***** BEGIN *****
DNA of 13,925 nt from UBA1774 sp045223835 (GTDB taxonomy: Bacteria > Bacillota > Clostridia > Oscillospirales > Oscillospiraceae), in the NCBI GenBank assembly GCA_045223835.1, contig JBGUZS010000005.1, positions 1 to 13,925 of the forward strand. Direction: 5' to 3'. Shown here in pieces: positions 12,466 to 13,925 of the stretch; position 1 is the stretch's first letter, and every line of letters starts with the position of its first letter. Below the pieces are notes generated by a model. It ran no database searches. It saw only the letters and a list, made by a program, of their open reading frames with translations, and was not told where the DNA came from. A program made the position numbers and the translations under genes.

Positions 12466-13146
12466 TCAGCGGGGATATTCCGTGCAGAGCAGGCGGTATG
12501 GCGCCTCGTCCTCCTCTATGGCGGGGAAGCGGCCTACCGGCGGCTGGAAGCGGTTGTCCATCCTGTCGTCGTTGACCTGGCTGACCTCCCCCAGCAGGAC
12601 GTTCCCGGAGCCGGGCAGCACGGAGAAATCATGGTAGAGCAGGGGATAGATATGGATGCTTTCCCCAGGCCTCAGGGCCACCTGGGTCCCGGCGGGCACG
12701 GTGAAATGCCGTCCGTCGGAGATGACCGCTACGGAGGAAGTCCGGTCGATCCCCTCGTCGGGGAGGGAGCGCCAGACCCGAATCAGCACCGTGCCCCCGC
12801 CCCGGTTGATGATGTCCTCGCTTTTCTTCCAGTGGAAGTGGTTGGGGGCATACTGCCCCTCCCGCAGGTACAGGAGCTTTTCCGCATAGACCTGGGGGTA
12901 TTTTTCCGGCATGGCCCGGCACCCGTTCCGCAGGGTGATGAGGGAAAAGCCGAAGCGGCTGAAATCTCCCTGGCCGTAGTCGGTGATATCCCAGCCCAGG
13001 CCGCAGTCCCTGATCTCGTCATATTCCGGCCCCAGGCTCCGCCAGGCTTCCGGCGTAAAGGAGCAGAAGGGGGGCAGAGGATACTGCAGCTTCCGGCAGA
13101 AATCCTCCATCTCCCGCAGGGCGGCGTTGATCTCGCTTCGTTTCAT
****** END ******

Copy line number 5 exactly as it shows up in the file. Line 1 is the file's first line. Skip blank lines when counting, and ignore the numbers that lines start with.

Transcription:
12601 GTTCCCGGAGCCGGGCAGCACGGAGAAATCATGGTAGAGCAGGGGATAGATATGGATGCTTTCCCCAGGCCTCAGGGCCACCTGGGTCCCGGCGGGCACG